Speaking in favour of closing the school, trustee David Mitchell noted change is inevitable, and that Dundas Consolidated was itself the result of the closing of small schools. He said the school worked very well for a time, but it was time to move on.
Tie-break goes against St. Peter's Consolidated
Much of the debate on St. Peter's focused on the need to support rural communities.
"It will be another way we are taking services away from our rural communities," said trustee Elizabeth Rankin.
Trustee Sandy Clark acknowledged that the school was very valuable to the community, but noted the building would still be available for other purposes.
The student population at the school was eroding, he said, and it was getting more difficuilt to provide them with a full slate of programs.
Grand Tracadie Elementary voted closed
With trustees tied 5-5 in a vote to close Grand Tracadie Elementary, Clow voted in favour of closing the school.
Grand Tracadie Elementary is one of the smallest schools in the district, but trustee Ann Miller said her visits to the school convinced her that was not a problem, saying if the students are doing well, then the school is OK.
"It is the one school that has made me think differently about the numbers argument," Miller said. "Sometimes a small school delivers not just a good education, but an exemplary education."
She also noted Grand Tracadie was the only rural school being asked to transition to an urban school from a rural school.
Speaking in favour of closing the school, trustee Sandy Clark said small schools cannot provide the opportunities required by both students who need extra support and those who are excelling.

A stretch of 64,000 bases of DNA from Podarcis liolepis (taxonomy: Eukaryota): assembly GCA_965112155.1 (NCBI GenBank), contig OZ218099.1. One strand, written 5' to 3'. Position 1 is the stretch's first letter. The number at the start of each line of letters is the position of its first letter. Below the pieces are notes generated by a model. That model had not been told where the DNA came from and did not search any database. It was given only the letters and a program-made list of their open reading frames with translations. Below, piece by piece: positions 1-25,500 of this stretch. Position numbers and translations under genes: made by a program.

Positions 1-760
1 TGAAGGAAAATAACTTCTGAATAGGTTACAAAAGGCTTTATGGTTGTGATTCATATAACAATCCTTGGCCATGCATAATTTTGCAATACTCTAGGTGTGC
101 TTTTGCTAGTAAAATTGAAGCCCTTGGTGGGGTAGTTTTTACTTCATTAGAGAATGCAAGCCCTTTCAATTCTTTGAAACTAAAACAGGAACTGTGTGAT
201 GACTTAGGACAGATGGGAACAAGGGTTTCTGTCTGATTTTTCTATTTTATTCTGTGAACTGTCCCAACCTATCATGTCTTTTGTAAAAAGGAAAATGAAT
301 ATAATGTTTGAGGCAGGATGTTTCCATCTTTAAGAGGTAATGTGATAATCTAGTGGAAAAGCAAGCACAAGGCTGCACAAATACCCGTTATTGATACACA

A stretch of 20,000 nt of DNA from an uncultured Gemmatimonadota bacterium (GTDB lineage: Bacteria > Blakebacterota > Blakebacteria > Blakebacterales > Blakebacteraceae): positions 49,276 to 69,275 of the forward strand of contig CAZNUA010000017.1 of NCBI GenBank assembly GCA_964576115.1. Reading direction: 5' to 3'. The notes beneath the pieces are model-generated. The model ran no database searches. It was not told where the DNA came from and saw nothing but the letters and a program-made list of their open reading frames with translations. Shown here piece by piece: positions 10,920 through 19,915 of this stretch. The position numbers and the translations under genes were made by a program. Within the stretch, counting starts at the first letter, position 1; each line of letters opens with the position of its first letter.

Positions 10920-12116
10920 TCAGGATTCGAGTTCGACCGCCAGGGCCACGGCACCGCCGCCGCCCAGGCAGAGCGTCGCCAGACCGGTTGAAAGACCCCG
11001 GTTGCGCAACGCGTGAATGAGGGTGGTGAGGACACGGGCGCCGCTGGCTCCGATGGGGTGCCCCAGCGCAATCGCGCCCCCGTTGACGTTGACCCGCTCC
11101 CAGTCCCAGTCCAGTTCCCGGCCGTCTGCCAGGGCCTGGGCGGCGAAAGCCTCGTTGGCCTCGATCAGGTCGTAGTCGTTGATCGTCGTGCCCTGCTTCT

"Those students who are really very bright, many of them are bored to death," Clark said to boos from the audience. "Ten per cent of our students are not getting the best they can get."
Charlottetown schools survive vote
Earlier in the meeting, the board voted in favour of keeping open two schools in Charlottetown that had been threatened with closure.
The motion to close St. Jean Elementary was defeated 7-3.
In the first vote, the motion to close Parkdale School was defeated by a vote of 10-0.
Several trustees spoke out against the closing of the school in advance of the first vote. Trustees Edna Reid and Gael MacEachern went further, saying none of the 11 schools recommended for closure in a report by the district superintendent should be closed.
"I asked myself if by closing these schools will I be doing the best for the students of the Eastern School District, and the answer is no," said Reid.
Closing the schools was recommended in a report earlier this year, and months of public consultation followed. The trustees voted on separate motions regarding the closure of each school at Friday's meeting.
MacEachern echoed the sentiments of several trustees in saying that expecting school board staff to prepare a school organization plan in three and a half months, a request made by Education Minister Gerard Greenan, was not realistic. Public input echoed that concern, she said.
"Do it right. Do it after rezoning, after kindergarten, and after a professional transportation study."
The final decision on whether to close schools rests with the provincial cabinet. Those schools that are closed will not reopen in September following the summer holiday.
|R. Clow||A. Miller||G. MacEachern||S. Clark||R. Collins||B. Dingwell||R. Lee||D. Mitchell||E. Rankin||E. Reid||H. Somers|
|St. Teresa's Cons.||Yes||No||No||Yes||Yes||No||Yes||Yes||No||No||Yes|
|Tracadie Cross Cons.||Yes||No||No||Yes||Yes||No||Yes||Yes||No||No||Yes|
|St. Peter's Cons.||Yes||No||No||Yes||Yes||No||Yes||Yes||No||No||Yes|
|Grand Tracadie Elementary||Yes||No||No||Yes||Yes||No||Yes||Yes||No||No||Yes|
|St. Jean Elementary, Ch'town||No||No||No||Yes||Yes||No||No||Yes||No||No||No|
|Parkdale Elementary, Ch'town||No||No||No||No||No||No||No||No||No||No||No|
|Eastern Kings Cons., Souris||—||No||Yes||Yes||No||Yes||Yes||No||No||Yes|
|Rollo Bay Cons.||—||No||Yes||Yes||No||Yes||Yes||No||No||Yes|